8,000 Miles From Home, South African High Schoolers Love Boston

By Jenna Ciccotelli – Posted on October 22, 2017

St. Benedict’s College, a South African high school, has sent crews to the Head of the Charles nine times before. But for 17-year old Andrew Kapp, this was not only his first trip to the Head of the Charles, it was the first time he had ever traveled outside of his home country. Most of his teammates were likewise first-time visitors to Boston, and, like most first-timers at the Head of the Charles, he came away impressed. Many of the teenagers expressed their delight at meeting the “kind people” and using public transportation that “actually works,” their excitement surrounding the Head of the Charles’ atmosphere was evident.

“Our biggest race, we only get like 4,000 spectators that come,” said 16-year-old Brad Leipsig, who rowed in the Directors’ Challenge boat. “Here it’s like 500,000. So just a little bit more.”

And with the Regatta now over, Kapp feels elated, and a little bit let down.

“It actually feels like there’s this giant weight that feels like it’s been lifted off our shoulders now,” Kapp said. “For the last five, six, seven months, about, we’ve been hyping up this regatta and this tour and this state and now it’s over.”

The Bennies, as they are affectionately known on their entry cards, hail from the all-boys St. Benedict’s College in Johannesburg, South Africa. The rowing program, started in 1987, quickly catapulted to the largest in the country – a direct result of the success they’ve enjoyed throughout their existence.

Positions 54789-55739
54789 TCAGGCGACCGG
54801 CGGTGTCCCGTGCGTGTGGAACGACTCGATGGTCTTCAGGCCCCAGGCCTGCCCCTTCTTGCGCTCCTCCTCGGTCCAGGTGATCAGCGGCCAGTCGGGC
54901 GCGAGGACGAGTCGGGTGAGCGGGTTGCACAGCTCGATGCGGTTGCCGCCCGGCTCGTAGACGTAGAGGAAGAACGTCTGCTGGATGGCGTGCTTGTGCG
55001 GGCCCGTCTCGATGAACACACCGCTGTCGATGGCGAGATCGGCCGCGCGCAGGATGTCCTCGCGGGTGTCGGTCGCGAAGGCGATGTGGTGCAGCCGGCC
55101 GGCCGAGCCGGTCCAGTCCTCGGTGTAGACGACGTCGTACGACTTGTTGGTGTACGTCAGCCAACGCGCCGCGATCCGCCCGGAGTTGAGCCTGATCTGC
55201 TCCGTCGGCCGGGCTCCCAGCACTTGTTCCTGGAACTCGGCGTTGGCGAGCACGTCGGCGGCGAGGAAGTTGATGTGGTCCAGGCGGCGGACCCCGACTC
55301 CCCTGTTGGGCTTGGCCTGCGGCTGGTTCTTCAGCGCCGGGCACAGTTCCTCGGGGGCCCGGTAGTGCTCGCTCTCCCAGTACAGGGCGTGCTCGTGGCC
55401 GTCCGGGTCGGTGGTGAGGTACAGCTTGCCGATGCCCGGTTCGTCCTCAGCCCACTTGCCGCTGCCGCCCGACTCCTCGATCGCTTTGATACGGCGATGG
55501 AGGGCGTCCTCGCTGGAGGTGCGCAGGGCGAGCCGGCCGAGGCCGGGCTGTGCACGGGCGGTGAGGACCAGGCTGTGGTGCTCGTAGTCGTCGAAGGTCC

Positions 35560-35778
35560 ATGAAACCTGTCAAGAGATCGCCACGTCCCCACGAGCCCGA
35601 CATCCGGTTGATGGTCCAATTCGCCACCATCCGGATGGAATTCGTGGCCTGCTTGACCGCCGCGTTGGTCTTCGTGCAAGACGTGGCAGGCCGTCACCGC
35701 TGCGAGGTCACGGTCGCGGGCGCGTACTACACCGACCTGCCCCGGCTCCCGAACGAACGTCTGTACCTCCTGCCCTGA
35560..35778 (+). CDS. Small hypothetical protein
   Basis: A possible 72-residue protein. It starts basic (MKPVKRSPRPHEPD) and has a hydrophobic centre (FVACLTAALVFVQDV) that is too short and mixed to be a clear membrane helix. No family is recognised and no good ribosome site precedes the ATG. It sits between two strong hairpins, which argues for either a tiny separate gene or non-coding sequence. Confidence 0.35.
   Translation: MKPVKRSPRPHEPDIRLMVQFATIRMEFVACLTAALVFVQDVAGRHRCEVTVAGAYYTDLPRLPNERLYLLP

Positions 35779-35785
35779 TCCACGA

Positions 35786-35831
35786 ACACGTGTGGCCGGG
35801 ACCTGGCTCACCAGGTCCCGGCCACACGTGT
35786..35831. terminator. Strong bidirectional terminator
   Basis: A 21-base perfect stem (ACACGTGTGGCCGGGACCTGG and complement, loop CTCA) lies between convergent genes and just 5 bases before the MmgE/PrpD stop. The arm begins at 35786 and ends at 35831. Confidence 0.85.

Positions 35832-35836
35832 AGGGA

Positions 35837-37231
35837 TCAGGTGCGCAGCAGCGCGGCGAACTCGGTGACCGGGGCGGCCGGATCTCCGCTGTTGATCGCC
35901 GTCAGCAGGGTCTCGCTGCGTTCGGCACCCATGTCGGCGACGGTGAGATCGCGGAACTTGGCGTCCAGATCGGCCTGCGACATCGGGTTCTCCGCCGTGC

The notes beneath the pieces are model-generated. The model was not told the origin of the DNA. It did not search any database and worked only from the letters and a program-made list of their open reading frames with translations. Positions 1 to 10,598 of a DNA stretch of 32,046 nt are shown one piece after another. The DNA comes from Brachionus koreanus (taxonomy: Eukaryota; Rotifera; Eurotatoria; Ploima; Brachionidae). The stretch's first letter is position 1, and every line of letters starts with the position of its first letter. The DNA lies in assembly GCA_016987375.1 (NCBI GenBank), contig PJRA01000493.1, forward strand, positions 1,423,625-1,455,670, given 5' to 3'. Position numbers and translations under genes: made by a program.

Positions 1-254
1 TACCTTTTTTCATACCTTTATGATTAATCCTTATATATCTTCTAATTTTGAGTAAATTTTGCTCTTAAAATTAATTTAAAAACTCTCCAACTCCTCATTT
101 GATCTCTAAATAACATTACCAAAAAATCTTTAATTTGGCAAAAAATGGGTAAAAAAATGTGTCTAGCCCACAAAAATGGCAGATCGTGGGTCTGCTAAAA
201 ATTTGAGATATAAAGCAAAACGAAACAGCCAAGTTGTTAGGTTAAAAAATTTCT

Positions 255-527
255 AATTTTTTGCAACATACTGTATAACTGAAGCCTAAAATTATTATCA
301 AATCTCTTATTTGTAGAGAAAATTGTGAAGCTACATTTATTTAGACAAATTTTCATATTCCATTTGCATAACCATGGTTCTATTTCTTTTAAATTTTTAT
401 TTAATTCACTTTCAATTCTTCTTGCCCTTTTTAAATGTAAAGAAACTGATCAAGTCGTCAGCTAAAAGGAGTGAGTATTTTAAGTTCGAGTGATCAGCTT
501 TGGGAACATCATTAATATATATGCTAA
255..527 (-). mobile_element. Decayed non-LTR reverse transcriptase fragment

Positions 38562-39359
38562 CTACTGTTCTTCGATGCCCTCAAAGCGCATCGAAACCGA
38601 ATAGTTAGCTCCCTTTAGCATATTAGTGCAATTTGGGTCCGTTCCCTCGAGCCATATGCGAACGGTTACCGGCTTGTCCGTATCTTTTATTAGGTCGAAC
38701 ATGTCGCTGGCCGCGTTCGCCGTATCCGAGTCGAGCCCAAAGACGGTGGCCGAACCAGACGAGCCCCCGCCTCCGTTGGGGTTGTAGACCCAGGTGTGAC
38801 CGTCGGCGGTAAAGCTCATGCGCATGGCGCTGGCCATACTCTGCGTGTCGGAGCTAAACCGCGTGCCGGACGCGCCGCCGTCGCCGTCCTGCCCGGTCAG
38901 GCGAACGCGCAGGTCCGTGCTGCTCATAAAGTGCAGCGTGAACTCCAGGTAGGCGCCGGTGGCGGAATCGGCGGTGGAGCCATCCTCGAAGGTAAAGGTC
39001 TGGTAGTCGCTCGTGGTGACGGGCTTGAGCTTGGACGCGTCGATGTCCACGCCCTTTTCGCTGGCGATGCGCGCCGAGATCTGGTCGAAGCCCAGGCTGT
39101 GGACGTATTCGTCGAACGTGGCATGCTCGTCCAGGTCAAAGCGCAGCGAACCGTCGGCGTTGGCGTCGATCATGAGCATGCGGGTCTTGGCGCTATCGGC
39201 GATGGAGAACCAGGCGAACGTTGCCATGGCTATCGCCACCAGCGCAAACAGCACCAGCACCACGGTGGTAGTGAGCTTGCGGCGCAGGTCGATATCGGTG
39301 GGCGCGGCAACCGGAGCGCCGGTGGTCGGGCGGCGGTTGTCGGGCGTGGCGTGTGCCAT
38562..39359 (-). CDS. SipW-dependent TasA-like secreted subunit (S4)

“The sexiness makes it a lot easier for people to join,” said Man in Charge (in South Africa this is what they call head coach) Darryn Roff. “They want to be part of a winning team.”

St. Benedict’s has finished as champions of both their provincial Gauteng Schools Championships and the national South African Schools Rowing Championships for the past 24 years. The team also won the men’s youth eights at the Head of the Charles in 2002. They placed 11th and sixth in the same event in 2013 and 2015, respectively.

Bennies’ crews traveled to Boston from 2000-2005 and again in 2013 and 2015 and are now looking to compete biannually. Eighteen oarsmen of the program’s 130 joined Roff and two assistant coaches to make the trip to the United States. The journey, which began with several days in New York, included a stop at the New Hampshire Championships regatta Oct. 15, where the Bennies finished first in both their races.

Bennies were represented at the Head of the Charles in two events in addition to the youth eights: the Directors’ Challenge men’s quads and the men’s youth coxed quad. All three were rowed in boats Roff borrowed from Harvard.

“They look better now than they did in training,” exclaimed Roff’s assistant, coach Dominic Kester suddenly as the coxed quad passed Harvard’s Newell Boathouse earlier than expected.

“I think we did quite well,” Kapp said. “The conditions caught us a bit by surprise but that’s all in experience. It’s a new course, new boat. Up at the start the conditions are completely opposite to what they are down here. There’s a nice tailwind up at the start, but down here it swaps around to a headwind.”

Several St. Benedict’s rowers also expressed a newfound fondness for New England rowing culture.

“We really like the competitiveness here,” Kapp said. “It’s such a high standard of rowing here.”

As they waited for their teammates to gather their oars and return the boat to inside Newell, a group of Bennies boys studied the crowd cheering on the Anderson Bridge and pointed with glee at the two South African flags hanging toward the river.

“Just tell America we’ll be back,” Bakker proclaimed.